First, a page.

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Hall County schools promote constitutional literacy
Will Schofield
Hall County Superintendent Will Schofield

The idea has been germinating for a couple of years, but now the Hall County school district intends to push the notion of being constitutionally literate.

The district has created an online course on the Constitution, will present seniors at its high schools with a copy of the document and is seeking donations to print enough booklets to give to anyone who wants one.

“The big thing is the challenge that we’re putting out to the community,” Will Schofield, Hall County superintendent, said Monday. That challenge is to become “the most constitutionally literate community in the nation.”

The district will start that process on Veterans Day, which is Nov. 11, by having veterans present copies of the Constitution to the more than 1,700 seniors in the county’s high schools.

Schofield explained the district created a social studies committee about two years ago, and the discussion included putting more attention to the “principles that we were founded on” and that “are unique to who we are.”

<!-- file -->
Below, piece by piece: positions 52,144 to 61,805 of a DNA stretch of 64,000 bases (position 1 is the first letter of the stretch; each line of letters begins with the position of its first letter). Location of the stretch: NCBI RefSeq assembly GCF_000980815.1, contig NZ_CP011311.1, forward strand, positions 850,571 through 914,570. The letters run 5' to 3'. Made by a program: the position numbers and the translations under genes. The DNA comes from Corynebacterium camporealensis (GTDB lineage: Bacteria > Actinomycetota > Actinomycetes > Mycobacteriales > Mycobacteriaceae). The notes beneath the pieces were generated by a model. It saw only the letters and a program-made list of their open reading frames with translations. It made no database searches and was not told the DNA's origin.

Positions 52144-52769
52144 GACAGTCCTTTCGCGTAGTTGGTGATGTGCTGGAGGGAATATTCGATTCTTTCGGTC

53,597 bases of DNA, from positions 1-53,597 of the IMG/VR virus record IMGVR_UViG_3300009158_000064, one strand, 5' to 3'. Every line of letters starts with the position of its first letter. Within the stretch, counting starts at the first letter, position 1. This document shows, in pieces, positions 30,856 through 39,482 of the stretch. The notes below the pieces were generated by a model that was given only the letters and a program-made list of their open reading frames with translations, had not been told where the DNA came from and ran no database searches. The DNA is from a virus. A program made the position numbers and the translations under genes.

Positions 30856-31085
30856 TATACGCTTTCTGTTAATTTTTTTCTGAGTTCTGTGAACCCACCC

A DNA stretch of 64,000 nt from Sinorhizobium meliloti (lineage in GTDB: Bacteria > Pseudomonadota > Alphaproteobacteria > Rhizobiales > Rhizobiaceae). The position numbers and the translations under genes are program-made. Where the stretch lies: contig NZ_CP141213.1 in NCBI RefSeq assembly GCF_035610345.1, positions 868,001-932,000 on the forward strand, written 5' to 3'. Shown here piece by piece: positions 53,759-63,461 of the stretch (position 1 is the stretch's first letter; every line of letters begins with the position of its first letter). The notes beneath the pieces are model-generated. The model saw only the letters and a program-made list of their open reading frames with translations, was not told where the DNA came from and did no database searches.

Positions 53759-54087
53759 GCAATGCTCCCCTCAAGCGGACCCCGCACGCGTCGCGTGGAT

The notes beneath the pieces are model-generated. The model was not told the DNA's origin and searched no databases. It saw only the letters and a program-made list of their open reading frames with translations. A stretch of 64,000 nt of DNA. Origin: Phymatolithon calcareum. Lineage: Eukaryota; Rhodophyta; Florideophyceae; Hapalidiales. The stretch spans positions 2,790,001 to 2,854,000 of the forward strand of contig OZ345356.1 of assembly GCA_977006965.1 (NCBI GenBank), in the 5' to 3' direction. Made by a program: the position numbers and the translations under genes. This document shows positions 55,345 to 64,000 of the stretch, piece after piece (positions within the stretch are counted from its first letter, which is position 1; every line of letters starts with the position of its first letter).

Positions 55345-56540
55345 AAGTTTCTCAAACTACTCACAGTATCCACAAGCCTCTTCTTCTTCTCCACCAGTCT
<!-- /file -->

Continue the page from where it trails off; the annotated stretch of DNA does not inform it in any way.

The push now, he said, came because “I was tired of waiting for somebody to do the right thing.”

The online course will be available for teachers — and for the community. The site address is hallco.org/constitution. The course is geared to middle and high school students.

The course includes an introduction and four modules: The U.S. Constitution and Foundation of Our Nation, Declaration of independence — American Beginnings, Between the Declaration and Independence — The Articles of Confederation, the U.S. Constitution and Constitutional Amendments.

Schofield said anyone who completes the course may get a certificate, print it out and go to any high school and get a copy of the Constitution.

“It’s a tangible way to care for the country,” Schofield said, referring to the district’s motto of “the most caring place on earth.”

The online course focuses on the Declaration of Independence and Constitution. Schofield said it provides the answer to “who we are and how we were formed.”

He said the district has had 3,500 copies of the booklet on the Constitution printed, and “we’ll order as many as it takes,” he said. The website also includes a link for community members to donate to the project.

The online course was developed in about six weeks, Eddie Millwood, digital convergence specialist for the district, said. It included curriculum development from Matt Phillips at West Hall High School and Joel Cantrell at Davis Middle School, plus technical work from the district’s technology department.

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